You can copy a Word document a thousand times, on DVDRs, CDRs, disquettes, HD, whatever, it will always be a perfect copy of your original Word document (unless the copy fails). There will never be such a thing as an “inferior” copy of your Word document, in the sense that the words and sentences would be different! :wink:

The quality of the [I]burn[/I] is a different thing, which is what our media/burn testing is about… if the low-level errors get too high, reading can get difficult or fail entirely. [B]The actual user data is still the same[/B], but it gets hard, or impossible, to retrieve.

Wrong. Some user data errors are embedded in the discs due to various causes. The matter has been discussed in:

http://club.cdfreaks.com/showthread.php?t=163379

Yes, discussed. Not proven nor even demonstrated from actual technical considerations, let alone some coherent description. Please provide a sound demonstration of how user-data errors can be embedded in a 1:1 digital copy, or stop talking nonsense…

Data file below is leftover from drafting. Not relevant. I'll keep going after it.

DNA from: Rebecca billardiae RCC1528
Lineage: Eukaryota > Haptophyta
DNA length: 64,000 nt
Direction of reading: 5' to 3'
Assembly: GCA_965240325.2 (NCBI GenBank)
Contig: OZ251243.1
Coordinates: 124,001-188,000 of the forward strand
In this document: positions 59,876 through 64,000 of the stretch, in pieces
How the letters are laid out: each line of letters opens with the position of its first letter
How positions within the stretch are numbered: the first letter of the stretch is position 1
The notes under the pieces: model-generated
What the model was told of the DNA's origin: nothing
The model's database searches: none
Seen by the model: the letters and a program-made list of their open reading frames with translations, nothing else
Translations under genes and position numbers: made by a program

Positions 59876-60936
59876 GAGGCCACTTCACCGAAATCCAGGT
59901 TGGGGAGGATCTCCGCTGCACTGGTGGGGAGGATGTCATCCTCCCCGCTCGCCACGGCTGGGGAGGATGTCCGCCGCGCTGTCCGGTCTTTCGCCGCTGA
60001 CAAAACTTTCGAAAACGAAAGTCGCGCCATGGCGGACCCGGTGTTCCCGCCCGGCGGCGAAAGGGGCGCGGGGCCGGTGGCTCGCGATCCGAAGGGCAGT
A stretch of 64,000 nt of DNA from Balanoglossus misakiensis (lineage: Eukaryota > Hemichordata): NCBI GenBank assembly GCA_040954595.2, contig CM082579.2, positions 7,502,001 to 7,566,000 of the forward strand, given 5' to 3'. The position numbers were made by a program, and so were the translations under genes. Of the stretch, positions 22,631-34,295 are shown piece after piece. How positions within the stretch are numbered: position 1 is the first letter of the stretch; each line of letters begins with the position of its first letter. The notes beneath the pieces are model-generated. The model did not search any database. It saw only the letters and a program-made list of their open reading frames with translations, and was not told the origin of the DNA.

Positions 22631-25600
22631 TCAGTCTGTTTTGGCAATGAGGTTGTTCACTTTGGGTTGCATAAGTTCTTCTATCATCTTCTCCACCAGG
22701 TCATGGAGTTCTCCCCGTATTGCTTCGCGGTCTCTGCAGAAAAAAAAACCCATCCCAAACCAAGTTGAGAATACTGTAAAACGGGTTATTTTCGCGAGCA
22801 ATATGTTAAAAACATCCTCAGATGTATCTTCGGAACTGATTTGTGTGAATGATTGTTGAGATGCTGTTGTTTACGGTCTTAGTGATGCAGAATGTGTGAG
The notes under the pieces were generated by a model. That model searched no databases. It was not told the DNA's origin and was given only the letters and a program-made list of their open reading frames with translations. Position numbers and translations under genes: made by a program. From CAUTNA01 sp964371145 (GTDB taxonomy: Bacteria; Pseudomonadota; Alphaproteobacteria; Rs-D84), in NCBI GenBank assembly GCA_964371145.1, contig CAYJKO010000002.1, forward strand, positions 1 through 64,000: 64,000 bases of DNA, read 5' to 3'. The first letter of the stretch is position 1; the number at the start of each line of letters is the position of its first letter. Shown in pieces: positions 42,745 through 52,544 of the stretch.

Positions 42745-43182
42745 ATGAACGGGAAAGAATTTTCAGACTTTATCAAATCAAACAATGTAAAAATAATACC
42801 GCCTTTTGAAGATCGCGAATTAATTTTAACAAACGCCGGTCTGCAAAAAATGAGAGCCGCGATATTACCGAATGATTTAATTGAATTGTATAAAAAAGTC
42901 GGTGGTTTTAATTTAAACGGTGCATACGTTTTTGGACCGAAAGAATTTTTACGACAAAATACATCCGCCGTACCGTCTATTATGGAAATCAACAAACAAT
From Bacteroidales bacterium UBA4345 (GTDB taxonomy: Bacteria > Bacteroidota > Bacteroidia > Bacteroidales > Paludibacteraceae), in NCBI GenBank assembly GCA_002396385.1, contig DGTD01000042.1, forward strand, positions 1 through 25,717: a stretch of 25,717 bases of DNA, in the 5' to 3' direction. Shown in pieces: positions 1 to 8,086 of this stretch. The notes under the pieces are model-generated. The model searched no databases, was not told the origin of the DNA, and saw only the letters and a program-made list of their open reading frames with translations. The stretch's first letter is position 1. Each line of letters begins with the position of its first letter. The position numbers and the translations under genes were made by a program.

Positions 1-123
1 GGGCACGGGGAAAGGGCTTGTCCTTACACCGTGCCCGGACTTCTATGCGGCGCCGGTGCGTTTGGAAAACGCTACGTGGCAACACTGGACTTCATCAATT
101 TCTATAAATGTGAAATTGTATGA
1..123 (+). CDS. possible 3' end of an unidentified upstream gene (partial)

A digital copy with user data errors is a FAILED digital copy. If you don’t get that, you don’t understand what the digital world is.

[Moderator’s note by DrageMester: Unproductive comment removed]

To all intents a digital copy, because of the way binary works (0 or 1) its either a perfect copy, or its not. I feel that this was said but not in such a plain way.

But then there are the errors in the interpretation of that data, that can be because of the way you drives read, or the software/firmware reads or something that gets between i.e. dust or a scratch on the media. This is a whole other ball game.